McLaughlin is currently on death row at Potosi Correctional Center Prison in Mineral Point, Missouri, a prison for high-risk men and death row inmates

A spokesman for Missouri Gov. Mike Parson said the clemency review process is still ongoing

A spokesman for Missouri Gov. Mike Parson said the clemency review process is still ongoing

In 2003, the victim’s neighbors called the police after she failed to return from work.

Officers went to the office building where the woman worked, where they found a broken knife handle near her car and a trail of blood.

A day later, McLaughlin led police to the location where her body was dumped.

Before her death, Guenther reported that McLaughlin would show up at her office and sometimes hide in the building.

McLaughlin initially faced a deadlocked jury and even got a new sentence in 2016. However, in 2021, a federal appeals court reinstated the death penalty.

McLaughlin’s attorneys have pointed to the deadlocked jury in the first trial as reasons why Parson should spare her life.

The inmate was being held at Potosi Correctional Center Prison in Mineral Point, Missouri, a prison specifically for high-risk male inmates and death row inmates.

McLaughlin officially began transitioning into the male-dominated prison three years ago.

McLaughlin is listed in the Missouri Sex Offender Registry and was once imprisoned for sexually assaulting a 14-year-old girl in 1992.  She was released in May 1997

McLaughlin is listed in the Missouri Sex Offender Registry and was once imprisoned for sexually assaulting a 14-year-old girl in 1992. She was released in May 1997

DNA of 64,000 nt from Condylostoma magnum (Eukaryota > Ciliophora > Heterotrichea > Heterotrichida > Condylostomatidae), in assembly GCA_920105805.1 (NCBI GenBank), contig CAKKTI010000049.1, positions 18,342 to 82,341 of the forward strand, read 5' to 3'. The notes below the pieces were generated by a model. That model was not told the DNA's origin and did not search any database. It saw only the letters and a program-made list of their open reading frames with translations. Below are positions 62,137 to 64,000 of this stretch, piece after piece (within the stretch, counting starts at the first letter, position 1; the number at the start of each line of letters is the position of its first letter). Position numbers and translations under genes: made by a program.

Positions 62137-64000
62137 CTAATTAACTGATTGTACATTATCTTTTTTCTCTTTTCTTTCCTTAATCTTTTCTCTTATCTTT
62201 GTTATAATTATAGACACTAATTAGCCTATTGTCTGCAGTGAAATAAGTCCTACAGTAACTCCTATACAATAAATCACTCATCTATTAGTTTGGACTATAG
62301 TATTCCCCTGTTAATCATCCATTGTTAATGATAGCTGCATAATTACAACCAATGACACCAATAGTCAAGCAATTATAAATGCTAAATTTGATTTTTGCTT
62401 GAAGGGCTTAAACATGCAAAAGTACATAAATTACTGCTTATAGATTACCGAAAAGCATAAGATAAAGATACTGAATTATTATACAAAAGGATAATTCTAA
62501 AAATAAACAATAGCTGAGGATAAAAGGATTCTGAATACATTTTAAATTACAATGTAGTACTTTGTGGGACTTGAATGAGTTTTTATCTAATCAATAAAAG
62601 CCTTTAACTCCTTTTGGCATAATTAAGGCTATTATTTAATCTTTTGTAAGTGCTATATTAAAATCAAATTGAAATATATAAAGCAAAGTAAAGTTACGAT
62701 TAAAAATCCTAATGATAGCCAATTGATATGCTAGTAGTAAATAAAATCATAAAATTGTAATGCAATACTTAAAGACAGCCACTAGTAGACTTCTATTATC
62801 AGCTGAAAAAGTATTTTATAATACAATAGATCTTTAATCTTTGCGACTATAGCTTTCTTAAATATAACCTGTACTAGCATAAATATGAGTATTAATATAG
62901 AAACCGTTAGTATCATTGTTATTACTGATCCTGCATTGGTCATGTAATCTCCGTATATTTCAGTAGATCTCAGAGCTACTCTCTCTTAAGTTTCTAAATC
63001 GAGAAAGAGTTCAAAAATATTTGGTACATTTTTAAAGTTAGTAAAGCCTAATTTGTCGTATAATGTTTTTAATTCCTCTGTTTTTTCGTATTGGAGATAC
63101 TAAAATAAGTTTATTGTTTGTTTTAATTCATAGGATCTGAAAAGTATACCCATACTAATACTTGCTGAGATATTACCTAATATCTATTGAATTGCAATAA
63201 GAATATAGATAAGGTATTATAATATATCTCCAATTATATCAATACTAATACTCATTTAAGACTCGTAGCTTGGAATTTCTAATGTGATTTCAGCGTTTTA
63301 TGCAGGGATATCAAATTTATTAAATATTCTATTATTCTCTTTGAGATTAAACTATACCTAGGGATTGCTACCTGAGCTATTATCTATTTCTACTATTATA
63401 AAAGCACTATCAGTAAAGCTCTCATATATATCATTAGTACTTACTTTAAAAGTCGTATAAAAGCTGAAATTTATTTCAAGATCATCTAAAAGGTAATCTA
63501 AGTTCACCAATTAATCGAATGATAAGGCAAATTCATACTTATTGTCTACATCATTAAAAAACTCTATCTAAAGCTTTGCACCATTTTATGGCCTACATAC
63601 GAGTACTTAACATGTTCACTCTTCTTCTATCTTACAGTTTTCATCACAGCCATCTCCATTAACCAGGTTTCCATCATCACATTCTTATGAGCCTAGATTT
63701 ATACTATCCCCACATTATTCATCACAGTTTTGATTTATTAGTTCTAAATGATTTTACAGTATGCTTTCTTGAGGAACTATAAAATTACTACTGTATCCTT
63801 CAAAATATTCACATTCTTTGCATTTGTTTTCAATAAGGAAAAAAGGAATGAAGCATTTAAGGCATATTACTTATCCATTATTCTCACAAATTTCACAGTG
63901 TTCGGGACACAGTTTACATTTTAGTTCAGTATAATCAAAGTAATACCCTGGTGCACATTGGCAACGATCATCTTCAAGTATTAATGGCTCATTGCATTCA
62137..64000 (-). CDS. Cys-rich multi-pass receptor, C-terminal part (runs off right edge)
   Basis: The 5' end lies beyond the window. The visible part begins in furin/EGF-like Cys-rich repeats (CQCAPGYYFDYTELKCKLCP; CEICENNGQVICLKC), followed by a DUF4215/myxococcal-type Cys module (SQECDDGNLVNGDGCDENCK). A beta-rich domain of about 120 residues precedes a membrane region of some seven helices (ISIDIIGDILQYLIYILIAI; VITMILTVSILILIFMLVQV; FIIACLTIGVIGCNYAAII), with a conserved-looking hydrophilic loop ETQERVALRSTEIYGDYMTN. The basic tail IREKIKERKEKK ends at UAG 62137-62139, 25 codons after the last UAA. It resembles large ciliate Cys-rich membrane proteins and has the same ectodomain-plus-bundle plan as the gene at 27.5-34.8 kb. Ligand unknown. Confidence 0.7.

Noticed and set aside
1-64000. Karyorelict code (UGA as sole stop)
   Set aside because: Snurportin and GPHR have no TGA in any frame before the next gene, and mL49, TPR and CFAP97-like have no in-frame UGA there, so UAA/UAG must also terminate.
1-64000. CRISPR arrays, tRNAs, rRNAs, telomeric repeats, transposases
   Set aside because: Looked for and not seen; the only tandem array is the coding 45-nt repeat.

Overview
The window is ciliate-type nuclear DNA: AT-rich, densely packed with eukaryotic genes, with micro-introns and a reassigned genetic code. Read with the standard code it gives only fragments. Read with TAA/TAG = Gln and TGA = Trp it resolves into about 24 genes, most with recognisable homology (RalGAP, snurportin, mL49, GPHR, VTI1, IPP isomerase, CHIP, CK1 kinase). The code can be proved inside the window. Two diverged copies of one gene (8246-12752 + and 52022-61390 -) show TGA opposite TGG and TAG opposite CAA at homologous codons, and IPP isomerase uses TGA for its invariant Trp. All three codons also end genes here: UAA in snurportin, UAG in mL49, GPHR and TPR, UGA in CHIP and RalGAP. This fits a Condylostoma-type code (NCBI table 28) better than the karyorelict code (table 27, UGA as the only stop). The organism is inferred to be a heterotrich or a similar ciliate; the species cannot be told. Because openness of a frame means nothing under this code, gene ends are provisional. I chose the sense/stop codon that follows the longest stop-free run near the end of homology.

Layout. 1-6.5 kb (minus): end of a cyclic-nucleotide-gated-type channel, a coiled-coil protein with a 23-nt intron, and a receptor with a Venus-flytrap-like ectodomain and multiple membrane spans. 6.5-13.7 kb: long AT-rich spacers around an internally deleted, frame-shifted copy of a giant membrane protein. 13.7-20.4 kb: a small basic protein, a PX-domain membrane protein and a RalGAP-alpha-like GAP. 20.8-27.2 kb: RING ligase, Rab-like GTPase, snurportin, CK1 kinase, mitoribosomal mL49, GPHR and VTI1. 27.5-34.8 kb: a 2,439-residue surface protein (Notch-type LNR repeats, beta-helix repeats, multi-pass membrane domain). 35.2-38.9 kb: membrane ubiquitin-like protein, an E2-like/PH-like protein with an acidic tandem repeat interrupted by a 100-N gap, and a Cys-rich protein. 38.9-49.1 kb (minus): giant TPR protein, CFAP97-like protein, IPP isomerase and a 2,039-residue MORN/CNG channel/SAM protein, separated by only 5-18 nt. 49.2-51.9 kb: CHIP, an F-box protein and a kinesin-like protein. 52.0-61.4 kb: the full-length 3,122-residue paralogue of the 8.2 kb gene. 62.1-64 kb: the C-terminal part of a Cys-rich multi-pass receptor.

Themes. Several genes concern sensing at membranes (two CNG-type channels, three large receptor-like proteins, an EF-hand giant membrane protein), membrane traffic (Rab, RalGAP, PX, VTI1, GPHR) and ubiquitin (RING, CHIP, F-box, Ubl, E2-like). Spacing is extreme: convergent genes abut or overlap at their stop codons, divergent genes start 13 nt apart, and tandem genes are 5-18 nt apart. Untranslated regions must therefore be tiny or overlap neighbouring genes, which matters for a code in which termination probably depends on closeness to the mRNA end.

McLaughlin officially began transitioning into the male-dominated prison three years ago

McLaughlin officially began transitioning into the male-dominated prison three years ago

One person Amber knew before her transition is Jessica Hicklin, 43, who served 26 years in prison for a 1995 drug-related murder in western Missouri. She was 16 years old.

Hicklin began transitioning while in prison, suing the Missouri Department of Corrections in 2016 to challenge a policy that banned inmates from receiving hormone therapy that they had not received prior to their incarceration.

She won the lawsuit in 2018 and became a mentor to other transgender inmates, including McLaughlin.

Although Hicklin was incarcerated together for about a decade, Hicklin said McLaughlin was so shy that they rarely interacted.

“There’s always paperwork and bureaucracy, so I spent time helping her file the right things and talk to the right people,” Hicklin said.

In the process, a friendship developed.

“We sat down once a week and talked, as I called it,” Hicklin said. “She always had a smile and a dad joke. If you ever spoke to her, it was always with the dad jokes.’

They also discussed the challenges faced by a transgender inmate in a male prison — things like sourcing female items, dealing with rude comments, and security.

McLaughlin still has insecurities, especially around her well-being, Hicklin said.

“Definitely a vulnerable person,” Hicklin said. “Definitely afraid of being attacked or bullied, which is more common for trans people in prison.”

The only woman ever executed in Missouri was Bonnie B. Heady, who was executed on December 18, 1953 for kidnapping and killing a 6-year-old boy.

Heady was executed in the gas chamber alongside the other kidnapper and murderer, Carl Austin Hall.

In 2022, 18 people were executed nationwide, including two in Missouri. Kevin Johnson, 37, was executed on November 29 for the ambush of a police officer from Kirkwood, Missouri.

Carmen Deck was executed in May for killing James and Zelma Long in a robbery at their home in De Soto, Missouri.

Another Missouri inmate, Leonard Taylor, is reported to die on February 7 for killing his girlfriend and their three young children.